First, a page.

Report: Rebecca Ransom
Wales' most crowned female cyclist, Nicole Cooke MBE has announced her retirement from professional cycling, after a career spanning 13 years.
Nicole Cooke at the 2012 London Olympic Games
Nicole, from Wick, Vale of Glamorgan, is the first rider in history to win Olympic and world road race titles in the same year.
It is the end of a sparkling career which has seen her achieve unparalleled success at the highest levels in road racing, time trial, mountain biking and cyclo-cross, winning national and world titles.
At a press conference in London today, Cooke, 29, confirmed her decision to step away from the professional cycling world, stating her time in the sport was finished.
"I am very happy with my career. I have many, many happy memories over what has been my life's work since I was 12. I have won every race and more that I dreamed I could win... I am here before you with more in my basket that the 12 year old dreamed of."
Now ten-times British Road Champion, Nicole first inspired the nation in 1999, becoming the youngest ever winner of the senior British national road race championships at just 16 years old.
The following year she won her first road world title, still only a junior.
She defended her title again in 2001, also adding the junior world time trial and cross-country mountain bike (XC MTB) titles to her name. Already a force to contend with, she inspired loyalty from her fans with further national titles on the road, mountain bike and cyclo-cross.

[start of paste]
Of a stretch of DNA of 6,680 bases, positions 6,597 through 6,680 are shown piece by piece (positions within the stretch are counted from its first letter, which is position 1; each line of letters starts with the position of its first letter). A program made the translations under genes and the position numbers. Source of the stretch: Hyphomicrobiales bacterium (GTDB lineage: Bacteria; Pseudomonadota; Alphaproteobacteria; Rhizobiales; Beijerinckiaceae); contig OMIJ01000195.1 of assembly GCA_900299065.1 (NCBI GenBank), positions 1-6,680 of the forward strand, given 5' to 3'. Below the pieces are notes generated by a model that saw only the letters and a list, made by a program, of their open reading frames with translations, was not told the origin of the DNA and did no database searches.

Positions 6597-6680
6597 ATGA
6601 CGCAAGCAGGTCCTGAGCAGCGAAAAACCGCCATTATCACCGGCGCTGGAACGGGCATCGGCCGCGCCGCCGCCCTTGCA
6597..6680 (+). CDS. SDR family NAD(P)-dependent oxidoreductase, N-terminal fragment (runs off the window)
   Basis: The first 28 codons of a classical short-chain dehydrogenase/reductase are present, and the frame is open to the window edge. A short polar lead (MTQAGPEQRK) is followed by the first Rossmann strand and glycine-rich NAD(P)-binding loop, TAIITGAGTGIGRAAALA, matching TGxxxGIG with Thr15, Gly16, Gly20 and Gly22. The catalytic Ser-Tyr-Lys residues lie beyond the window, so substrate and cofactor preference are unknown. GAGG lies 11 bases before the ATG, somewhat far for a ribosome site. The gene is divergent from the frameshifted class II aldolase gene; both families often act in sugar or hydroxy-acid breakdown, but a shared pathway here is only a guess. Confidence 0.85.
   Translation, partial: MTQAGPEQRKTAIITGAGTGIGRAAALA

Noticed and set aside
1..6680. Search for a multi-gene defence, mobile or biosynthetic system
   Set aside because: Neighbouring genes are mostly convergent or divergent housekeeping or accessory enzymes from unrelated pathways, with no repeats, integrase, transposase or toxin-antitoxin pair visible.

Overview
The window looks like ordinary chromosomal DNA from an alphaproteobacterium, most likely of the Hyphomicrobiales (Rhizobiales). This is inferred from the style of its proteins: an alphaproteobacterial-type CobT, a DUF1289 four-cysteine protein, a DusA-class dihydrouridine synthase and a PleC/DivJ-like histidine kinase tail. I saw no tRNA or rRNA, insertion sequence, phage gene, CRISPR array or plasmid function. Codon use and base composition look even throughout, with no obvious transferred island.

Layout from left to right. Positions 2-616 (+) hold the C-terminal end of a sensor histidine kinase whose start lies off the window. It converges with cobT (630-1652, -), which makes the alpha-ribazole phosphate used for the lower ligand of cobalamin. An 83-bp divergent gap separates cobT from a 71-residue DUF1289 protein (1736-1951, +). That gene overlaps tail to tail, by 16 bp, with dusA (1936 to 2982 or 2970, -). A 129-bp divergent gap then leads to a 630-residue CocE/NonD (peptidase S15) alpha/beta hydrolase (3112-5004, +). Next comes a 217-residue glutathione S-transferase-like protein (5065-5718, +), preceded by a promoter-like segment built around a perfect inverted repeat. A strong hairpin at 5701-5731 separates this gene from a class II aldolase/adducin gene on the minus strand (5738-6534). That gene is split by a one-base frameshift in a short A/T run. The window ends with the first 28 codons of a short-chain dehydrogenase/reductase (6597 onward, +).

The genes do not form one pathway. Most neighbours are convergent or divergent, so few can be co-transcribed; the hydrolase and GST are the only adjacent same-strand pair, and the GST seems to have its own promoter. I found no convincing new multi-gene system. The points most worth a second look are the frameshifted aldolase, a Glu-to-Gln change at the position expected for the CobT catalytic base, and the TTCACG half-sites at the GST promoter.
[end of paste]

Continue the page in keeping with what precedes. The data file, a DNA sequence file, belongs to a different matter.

Her most prominent career highlight came in 2008, when she clinched the world road title and British national road titles in the same year, capped with a memorable win in the women's Olympic road race.
An athlete who could be relied on to rise to the challenge, Cooke's decisive sprint staved off Italy's Tatiana Guderzo and Sweden's Emma Johansson to secure Team GB's first gold medal of the Games.
She has not left many stones uncovered in women's road racing throughout the world, with wins in one of the key women's stage races, the Giro Donne in 2004; triple crowns in the women's prominent UCI Road Cycling World Cup event, La Fleche Wallonne Feminine in 2003, 2005 and 2006; and victories in the Grand Boucle Feminine - a race dubbed 'the women's Tour de France' - in 2006 and 2007.
A true force behind women's sport, she has inspired dozens of females, and youngsters, into cycling.
"My time in the sport has finished. I hope I will look on in ten years' time and see a vibrant and healthy women's road scene. The key to that will be that the female athletes are treated with respect."
Nicole was awarded an MBE in the 2009 New Year's Honours list and is Wales' most successful female riders of all time.
Reflecting on her remarkable success, Welsh Cycling Performance Director Matt Cosgrove said: "Nicole Cooke has had an outstanding career in cycling, winning both Olympic and World titles. She has been a great ambassador for Wales and Women's cycling. Nicole has inspired many young cyclists in Wales, both female and male to get on their bikes. She will be missed in the sport and Welsh Cycling wishes her well in the future."